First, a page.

Author: Daigensui (US server)
Today, we have another guest article, this time by Daigensui, who worked previously on getting info for the Japanese branch. She named the article…
Daigensui’s Rescript: Late Coming Early Days Japanese TD
This is Part 1 of the Japanese Tank Destroyer Series, dealing with the origins of tank destroyer development and the first results. Before we look into the beginnings of the pretty meager collection of Japanese tank destroyers, we need to first understand how tank destroyers came about.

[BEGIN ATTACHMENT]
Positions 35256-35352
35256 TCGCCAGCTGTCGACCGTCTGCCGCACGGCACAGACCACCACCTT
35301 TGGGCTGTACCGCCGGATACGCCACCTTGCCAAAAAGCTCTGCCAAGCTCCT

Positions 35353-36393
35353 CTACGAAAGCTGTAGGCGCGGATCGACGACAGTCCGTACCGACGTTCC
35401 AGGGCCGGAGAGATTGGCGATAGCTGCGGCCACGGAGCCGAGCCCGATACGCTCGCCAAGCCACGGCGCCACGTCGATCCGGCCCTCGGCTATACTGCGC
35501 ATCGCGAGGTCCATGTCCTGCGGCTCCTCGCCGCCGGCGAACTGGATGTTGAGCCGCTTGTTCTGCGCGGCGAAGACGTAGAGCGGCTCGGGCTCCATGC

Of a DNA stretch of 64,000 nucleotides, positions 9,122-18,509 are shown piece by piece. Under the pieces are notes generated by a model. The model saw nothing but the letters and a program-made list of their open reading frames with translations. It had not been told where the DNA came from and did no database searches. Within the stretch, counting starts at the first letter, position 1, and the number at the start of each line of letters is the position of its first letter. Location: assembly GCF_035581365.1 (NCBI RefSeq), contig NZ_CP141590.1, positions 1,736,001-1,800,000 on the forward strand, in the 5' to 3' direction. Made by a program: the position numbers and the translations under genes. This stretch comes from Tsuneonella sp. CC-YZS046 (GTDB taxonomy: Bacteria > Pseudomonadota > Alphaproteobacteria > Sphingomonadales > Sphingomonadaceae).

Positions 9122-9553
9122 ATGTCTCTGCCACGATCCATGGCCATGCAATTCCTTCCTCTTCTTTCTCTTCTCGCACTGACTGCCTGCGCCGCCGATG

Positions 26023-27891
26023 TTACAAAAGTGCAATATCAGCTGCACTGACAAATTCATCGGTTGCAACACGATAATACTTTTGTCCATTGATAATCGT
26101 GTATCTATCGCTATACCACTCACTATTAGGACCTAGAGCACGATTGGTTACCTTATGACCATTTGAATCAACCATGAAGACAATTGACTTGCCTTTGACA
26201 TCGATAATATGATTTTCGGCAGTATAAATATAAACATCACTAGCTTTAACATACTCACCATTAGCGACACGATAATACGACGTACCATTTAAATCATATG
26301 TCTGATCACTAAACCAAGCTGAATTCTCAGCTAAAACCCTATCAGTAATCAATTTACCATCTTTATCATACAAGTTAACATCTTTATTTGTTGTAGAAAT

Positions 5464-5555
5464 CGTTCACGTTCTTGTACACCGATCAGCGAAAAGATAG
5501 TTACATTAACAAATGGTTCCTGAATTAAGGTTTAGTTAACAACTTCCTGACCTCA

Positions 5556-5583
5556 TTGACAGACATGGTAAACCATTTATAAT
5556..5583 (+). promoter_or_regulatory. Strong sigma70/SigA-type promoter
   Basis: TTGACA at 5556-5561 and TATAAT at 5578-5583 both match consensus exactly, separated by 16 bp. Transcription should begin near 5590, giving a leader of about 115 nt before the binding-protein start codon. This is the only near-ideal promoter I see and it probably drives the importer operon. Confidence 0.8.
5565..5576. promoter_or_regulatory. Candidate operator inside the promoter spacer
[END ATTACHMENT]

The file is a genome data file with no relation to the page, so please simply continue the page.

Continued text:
The first tank destroyers were basically stopgap solutions, mounting an anti-tank gun on a tracked vehicle and calling it a dedicated anti-tank weapon. The German Panzerjägers, anti-tank guns in an open-topped superstructure on a light tank chassis, were the major starting point for this idea. The existence of heavy French tanks like the Char B1, which were beyond the capabilities of the major anti-tank guns in service, meant that the Germans needed larger guns on mobile platforms. That is how Panzerjäger I and the Marder series came about: putting larger anti-tank guns on tank chassis to give them the mobility to keep up with the rest of the armored forces. It was only as the war went on that with more powerful tanks coming to the battlefield that we have the appearances of casemates on medium/heavy tank chassis armed with powerful guns.